EVENT: LONG JUMP
Place of birth: Paarl
DOB: 25 September 1991
Coach: Jenny Kingwill
Long Jump: 8.49 m
Long Jump: 8.18 m (Indoors)
Long Jump: BRONZE, COMMONWEALTH GAMES, GLASGOW, 2014
Long Jump: BRONZE, AFRICAN CHAMPIONSHIPS, MARRAKECH, 2014
Long Jump: GOLD, AFRICAN CHAMPIONSHIPS, DURBAN, 2016
Long Jump: BRONZE, IAAF WORLD CHAMPIONSHIPS, LONDON, 2017
Long Jump: BRONZE, COMMONWEALTH GAMES, GOLD COAST, 2018
Long Jump: 7.84 m, African Championships, Marrakech, 2014
Long Jump: 8.08 m, Commonwealth Games, Glasgow, 2014
Long Jump: 7.97 m, Olympic Games, Rio, 2016
Long Jump: 8.18 m, World Indoor Championships, Portland, 2016
Long Jump: 8.40 m, African Championships, Durban, 2016
Long Jump: 8.32 m, World Championships, London, 2017
Long Jump: 8.22 m, Commonwealth Games, Gold Coast, 2018
“Sport is a major part of how I conduct my day, time and even my life. Sport has been the reason for my escape from being on the streets to drugs and gangsterism. It helped me become the person I am today. It changed my life in so many ways. Ways I never thought it could happen.”
Overcoming major challenges he faced in his youth, often having to walk 10km to the track and back in order to train, Ruswahl Samaai has lifted himself to elite status by becoming one of South Africa's most accomplished track and field athletes.
After making steady progress in the early stages of his senior career, Samaai enjoyed a superb breakthrough season in 2014, leaping over eight metres for the first time at the age of 22, and stepping on the podium at the Commonwealth Games in Glasgow and the African Championships in Marrakech.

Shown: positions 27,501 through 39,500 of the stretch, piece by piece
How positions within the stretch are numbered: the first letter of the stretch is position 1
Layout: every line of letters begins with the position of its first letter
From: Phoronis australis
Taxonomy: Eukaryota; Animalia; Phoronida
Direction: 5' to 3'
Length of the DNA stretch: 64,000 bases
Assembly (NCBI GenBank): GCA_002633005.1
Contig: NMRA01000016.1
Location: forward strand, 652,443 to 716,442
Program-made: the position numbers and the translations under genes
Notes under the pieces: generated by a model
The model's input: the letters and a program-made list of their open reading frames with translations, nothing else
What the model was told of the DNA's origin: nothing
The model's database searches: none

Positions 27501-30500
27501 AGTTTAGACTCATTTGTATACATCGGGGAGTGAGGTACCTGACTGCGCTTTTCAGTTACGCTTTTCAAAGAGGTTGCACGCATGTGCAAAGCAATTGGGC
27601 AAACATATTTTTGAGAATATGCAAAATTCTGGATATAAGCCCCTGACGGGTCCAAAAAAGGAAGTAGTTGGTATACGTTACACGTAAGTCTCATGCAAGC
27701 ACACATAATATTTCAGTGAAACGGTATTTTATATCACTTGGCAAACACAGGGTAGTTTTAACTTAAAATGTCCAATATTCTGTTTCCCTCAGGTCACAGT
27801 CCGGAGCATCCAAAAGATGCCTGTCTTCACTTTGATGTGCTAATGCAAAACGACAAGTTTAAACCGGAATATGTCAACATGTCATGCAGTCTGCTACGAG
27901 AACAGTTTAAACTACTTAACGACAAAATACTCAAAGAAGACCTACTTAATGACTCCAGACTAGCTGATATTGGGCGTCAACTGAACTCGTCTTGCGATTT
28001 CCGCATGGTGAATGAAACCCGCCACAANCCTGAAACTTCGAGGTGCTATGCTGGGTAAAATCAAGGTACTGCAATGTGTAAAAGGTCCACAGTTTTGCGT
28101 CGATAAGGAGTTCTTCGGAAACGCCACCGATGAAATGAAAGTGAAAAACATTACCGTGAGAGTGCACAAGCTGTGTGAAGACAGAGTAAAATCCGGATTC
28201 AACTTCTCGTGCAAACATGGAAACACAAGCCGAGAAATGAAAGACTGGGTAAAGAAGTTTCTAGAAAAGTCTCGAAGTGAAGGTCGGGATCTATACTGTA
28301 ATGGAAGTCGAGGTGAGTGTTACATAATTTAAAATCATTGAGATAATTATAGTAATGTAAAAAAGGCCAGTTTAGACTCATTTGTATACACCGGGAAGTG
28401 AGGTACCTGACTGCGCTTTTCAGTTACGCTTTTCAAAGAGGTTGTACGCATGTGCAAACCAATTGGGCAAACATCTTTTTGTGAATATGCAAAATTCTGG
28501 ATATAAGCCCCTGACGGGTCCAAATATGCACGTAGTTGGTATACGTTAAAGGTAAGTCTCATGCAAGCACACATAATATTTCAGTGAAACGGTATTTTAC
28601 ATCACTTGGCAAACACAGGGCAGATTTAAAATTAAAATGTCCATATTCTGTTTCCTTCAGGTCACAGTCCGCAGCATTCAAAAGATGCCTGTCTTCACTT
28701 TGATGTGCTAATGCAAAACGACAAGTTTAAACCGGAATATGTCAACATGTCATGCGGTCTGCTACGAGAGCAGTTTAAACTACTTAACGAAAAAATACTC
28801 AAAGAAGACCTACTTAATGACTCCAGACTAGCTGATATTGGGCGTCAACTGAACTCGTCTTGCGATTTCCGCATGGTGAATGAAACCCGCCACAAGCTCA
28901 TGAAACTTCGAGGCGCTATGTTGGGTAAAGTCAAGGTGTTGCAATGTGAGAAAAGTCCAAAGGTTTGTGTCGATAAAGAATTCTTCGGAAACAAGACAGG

“Sport is more than just winning, although it can feed your drive to win. It is a connection between people. It could bring the best and worst out of someone. It forms friendship, family and also rivalry.”
“Sport could be a seal of change. Bringing so many people together from different parts of the world to the difference in skin colour. It's a legacy that could go on and on for generations to come. The achievement of a person could go on for many years. Most important, sport gives me the freedom and its one of the important things in my life”
While juggling injury niggles which have plagued his career, the lanky Western Cape star took another step forward in 2016 when he equaled Khotso Mokoena's national indoor record of 8.18 m to finish fifth at the World Indoor Championships, and later that year he won the African title on home soil in Durban and reached the Olympic final in Rio.
Having shown tremendous potential, Samaai took his biggest leap in 2017 when he launched a massive personal best of 8.49m to take the silver medal at the SA Senior Championships, before grabbing the bronze medal at the World Championships in London.
He ended the season ranked second in the world, as the University of Johannesburg transport management student continued to play a key role in building on the rich history of South African long jumping.
“ I’m an opportunist. I take each and every day as an opportunity. The window for opportunity is small, that’s why I make use of every opportunity as if it were my last.”